Come join us and see some of the best Norway has to offer and at the same time experience a real ski expedition.
Note: This is a trip popular with Norwegians, so the main language on the trip is Norwegian, but the guide will speak English, so you are welcome to join as an English speaker.
120 km in 7 days. The route goes along the official "Crossing Norway" route, along 63º North.
We follow the marked routes by the Norwegian Trekking Association, a few of the days are not marked, so that means we can practice our navigation skills. We sleep in tents to get a proper expedition experience, but have the opportunity to spend the night in cabins if needed.
One of the really great experiences of the trip is the mountain range called Sylan on the Swedish border that we have insight large parts of the trip.
We leave from the Swedish border in Tydal and end the trip by the fjord in Stjørdal where we dip our finger in the sea so we can really say that we have crossed Norway.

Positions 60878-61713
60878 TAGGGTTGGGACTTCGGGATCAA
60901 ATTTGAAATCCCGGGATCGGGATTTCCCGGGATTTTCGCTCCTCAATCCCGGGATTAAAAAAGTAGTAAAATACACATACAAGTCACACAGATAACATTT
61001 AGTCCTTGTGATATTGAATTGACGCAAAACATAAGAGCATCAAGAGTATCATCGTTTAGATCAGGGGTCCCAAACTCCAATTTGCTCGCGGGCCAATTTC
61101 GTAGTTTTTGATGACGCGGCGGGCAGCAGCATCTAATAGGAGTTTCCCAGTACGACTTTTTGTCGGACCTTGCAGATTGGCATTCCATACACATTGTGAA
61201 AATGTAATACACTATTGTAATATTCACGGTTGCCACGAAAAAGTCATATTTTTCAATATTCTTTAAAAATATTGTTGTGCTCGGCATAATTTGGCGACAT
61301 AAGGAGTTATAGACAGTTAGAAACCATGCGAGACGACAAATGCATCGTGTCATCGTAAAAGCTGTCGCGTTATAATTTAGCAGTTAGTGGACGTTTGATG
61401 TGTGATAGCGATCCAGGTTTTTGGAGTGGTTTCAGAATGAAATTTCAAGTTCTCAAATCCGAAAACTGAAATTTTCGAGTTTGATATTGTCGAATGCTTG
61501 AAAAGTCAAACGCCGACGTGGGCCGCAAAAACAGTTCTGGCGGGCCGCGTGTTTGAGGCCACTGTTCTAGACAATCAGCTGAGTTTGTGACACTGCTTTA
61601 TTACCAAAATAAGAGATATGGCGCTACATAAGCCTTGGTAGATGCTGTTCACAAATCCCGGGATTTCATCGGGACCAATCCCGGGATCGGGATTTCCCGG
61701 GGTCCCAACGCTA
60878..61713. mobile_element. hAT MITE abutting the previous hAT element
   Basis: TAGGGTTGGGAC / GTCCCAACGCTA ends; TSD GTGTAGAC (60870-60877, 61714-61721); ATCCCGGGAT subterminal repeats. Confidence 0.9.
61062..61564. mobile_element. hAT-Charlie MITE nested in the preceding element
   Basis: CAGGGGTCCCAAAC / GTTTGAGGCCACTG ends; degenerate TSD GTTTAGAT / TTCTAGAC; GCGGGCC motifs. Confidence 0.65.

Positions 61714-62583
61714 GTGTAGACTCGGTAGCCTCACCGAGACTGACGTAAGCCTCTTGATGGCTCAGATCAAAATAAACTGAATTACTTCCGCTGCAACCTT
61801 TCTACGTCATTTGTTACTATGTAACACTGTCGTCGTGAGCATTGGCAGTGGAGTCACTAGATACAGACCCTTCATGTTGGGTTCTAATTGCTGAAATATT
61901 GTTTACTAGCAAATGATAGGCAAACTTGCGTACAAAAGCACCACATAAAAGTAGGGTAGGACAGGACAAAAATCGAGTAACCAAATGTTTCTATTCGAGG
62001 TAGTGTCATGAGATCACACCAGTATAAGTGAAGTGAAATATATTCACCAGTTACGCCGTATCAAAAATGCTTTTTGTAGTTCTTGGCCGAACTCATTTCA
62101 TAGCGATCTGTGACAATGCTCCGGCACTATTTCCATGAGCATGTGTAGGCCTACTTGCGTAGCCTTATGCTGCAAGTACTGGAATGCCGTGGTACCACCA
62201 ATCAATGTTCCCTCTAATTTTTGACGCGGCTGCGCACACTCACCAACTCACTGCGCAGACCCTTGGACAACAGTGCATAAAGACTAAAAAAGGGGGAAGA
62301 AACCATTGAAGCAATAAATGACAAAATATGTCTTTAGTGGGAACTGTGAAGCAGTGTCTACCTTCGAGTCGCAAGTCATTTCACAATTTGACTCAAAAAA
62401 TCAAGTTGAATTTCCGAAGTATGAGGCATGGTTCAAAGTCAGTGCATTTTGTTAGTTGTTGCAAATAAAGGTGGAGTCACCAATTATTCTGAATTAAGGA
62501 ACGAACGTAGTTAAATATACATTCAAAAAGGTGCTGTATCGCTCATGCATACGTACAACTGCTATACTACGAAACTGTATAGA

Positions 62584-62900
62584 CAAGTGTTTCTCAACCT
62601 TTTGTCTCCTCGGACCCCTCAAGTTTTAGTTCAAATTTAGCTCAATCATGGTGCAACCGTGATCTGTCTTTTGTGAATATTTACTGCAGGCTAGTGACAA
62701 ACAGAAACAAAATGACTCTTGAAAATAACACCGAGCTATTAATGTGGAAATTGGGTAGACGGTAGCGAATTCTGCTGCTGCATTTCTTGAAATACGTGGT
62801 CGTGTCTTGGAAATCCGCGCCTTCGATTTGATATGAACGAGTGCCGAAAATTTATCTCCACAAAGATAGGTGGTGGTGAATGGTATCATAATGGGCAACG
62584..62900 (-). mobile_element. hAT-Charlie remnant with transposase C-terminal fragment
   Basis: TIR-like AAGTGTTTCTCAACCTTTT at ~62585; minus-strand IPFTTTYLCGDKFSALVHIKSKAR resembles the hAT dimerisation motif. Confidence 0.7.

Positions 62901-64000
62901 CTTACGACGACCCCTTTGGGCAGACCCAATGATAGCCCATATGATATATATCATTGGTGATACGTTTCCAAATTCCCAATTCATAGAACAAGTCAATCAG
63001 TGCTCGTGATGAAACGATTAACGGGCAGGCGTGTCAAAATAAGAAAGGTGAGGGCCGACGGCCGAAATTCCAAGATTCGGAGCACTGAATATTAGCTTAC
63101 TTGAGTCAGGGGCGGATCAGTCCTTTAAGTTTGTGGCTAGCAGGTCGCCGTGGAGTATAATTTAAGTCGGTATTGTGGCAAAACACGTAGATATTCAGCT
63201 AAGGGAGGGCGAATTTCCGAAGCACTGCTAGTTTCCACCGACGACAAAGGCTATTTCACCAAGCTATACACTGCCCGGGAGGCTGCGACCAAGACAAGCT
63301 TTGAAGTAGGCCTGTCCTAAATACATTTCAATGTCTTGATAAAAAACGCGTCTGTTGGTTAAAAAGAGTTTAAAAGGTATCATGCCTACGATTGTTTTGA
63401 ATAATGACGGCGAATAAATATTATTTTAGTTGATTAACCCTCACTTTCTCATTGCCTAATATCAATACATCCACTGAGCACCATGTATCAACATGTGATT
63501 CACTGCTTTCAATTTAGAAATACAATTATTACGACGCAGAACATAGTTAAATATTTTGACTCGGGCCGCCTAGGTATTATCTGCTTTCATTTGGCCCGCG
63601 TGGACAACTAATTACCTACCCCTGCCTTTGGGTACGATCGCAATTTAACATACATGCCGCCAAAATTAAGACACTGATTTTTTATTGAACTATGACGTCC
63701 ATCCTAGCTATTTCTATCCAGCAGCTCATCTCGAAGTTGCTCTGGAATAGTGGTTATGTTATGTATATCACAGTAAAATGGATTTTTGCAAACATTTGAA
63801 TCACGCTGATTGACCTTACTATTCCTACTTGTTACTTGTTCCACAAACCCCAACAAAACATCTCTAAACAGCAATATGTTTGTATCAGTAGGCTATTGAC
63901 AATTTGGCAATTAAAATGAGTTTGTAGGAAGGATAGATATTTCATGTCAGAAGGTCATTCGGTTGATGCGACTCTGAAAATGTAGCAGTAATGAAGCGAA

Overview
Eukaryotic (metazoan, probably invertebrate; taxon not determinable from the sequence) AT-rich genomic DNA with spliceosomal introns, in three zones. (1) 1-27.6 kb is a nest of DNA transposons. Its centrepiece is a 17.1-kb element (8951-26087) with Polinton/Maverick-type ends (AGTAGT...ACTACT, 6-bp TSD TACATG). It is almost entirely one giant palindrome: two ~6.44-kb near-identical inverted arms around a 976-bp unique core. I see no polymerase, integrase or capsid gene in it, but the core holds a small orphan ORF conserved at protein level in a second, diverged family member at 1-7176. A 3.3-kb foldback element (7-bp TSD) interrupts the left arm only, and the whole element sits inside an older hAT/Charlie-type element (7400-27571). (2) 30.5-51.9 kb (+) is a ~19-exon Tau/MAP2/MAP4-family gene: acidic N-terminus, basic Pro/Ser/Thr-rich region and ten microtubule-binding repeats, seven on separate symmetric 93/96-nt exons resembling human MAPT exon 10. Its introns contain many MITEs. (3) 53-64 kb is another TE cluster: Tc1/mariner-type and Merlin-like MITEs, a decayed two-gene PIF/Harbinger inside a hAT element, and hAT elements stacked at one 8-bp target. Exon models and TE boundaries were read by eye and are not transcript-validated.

If you want an adventurous week where you get to ski in varied terrain and at the same time get a taste of the expedition life? Then this is the trip for you.
This is a popular trip during the summer, but in winter there are not many people in this area, that gives us a great opportunity to really enjoy the wilderness. There is a high probability of seeing reindeer along the way and there are some wild animals in the area that we can see if we are lucky.
Physical level and risk
So that you can have a good experience, it is important that you choose a trip that suits your ability level. The scales for physical requirements and risk are general. Therefore, it is important that you read more about the difficulty of the specific trip under “Details”. This will help you to gain an understanding of the level required and the risks involved for each specific trip.
Read more about physical requirements and risk here.
To participate on a level 4 trip with us, you must prepare well and be ready for a real challenge! The trips are often longer than at lower levels, and the accommodation is often of a simple standard. Along the way, it will be both physically and mentally demanding, and it presupposes that you are prepared for this. You should do targeted training well in advance of departure. If the trip includes technical elements such as kayaking, cycling, climbing, glacier, skiing / summit hiking, you should have good skills in the relevant activity. Read more about the grading on our trips here